Comet's investors siphoned off £13m in fees ahead of crash

The owners of Comet charged the chain £12.8 in a period of less than a year, even though it was racking up the losses that eventually toppled it.

by Michael Northcott
Last Updated: 19 Aug 2013

Today is the last day of the electrical chain’s 79-year history, as the last stores will be shut for good by close of play.
But at the same time, the Deloitte administrator’s report has revealed the Hailey Acquisitions Limited (the investment vehicle that owners OpCapita used to acquire Comet), took £11.5m in interest and other payments from Comet, whilst OpCapita and another Hailey business took £1.3m in what they called ‘quarterly monitoring fees’.

The retailer fell into administration in November, and in the ensuing weeks it became clear that there would not be a replacement buyer – almost all 7,000 employees at Comet have lost their jobs.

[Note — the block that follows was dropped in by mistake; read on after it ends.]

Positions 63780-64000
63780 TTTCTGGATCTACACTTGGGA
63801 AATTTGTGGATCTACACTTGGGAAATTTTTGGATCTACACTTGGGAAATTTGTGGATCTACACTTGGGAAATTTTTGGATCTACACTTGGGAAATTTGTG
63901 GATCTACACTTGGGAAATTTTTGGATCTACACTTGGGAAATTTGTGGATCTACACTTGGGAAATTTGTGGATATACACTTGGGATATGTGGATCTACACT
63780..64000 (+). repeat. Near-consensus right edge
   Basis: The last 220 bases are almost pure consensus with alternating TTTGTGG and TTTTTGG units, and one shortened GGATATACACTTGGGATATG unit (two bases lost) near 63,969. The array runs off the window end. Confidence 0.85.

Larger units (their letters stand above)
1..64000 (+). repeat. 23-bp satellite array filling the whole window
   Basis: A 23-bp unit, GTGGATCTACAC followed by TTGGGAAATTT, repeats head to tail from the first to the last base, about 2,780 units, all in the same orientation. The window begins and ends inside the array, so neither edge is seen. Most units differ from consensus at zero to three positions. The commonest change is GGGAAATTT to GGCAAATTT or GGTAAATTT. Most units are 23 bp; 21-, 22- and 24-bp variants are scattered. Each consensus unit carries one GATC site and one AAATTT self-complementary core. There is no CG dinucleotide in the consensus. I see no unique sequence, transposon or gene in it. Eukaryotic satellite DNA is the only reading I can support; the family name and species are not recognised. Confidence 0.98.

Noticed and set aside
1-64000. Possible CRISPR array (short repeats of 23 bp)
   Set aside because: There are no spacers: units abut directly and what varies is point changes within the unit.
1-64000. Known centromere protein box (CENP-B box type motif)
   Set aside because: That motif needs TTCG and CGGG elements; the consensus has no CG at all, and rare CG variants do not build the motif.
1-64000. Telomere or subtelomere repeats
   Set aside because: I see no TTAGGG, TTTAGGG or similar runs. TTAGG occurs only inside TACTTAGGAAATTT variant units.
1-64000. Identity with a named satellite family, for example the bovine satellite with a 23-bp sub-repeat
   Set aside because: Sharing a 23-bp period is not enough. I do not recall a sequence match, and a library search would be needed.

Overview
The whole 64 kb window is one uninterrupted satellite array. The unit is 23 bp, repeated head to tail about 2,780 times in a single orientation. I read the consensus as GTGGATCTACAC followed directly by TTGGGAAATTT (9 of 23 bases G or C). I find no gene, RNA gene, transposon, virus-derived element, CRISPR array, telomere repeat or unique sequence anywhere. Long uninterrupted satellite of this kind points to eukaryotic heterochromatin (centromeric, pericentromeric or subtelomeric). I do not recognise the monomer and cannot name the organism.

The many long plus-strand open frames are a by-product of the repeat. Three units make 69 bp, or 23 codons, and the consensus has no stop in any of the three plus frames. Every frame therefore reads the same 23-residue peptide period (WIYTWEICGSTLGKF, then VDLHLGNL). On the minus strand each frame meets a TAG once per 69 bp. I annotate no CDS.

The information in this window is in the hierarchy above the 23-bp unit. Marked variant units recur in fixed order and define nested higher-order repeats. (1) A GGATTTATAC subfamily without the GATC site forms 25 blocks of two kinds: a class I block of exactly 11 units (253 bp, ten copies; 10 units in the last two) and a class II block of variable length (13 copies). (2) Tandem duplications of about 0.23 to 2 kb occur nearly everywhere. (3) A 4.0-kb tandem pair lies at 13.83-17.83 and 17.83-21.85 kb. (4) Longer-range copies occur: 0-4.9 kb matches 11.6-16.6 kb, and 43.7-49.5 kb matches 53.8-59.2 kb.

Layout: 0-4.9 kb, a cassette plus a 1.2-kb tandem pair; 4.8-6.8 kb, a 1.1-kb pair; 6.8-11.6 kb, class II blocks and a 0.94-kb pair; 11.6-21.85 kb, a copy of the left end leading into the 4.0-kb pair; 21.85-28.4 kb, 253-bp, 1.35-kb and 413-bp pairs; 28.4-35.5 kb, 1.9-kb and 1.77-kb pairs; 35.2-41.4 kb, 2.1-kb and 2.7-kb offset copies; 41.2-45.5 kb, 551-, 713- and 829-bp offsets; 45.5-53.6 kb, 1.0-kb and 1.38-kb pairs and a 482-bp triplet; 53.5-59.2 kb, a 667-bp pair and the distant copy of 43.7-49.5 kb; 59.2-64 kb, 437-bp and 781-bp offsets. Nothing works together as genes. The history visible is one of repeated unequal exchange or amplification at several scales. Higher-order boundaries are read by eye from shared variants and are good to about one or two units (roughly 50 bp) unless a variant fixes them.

The old private equity tricks of fees and charging are particularly bitter tasting for the UK’s HMRC as well as Google and G4S, which are collectively owed something in the region of £50m by the failed firm. 

Deloitte revealed yesterday that unsecured creditors will get back less than 1% of their dues once preferential creditors (you’ve guessed it – OpCapita) have been paid. Oh and also the UK taxpayer us paying redundancy payments to the staff as well.

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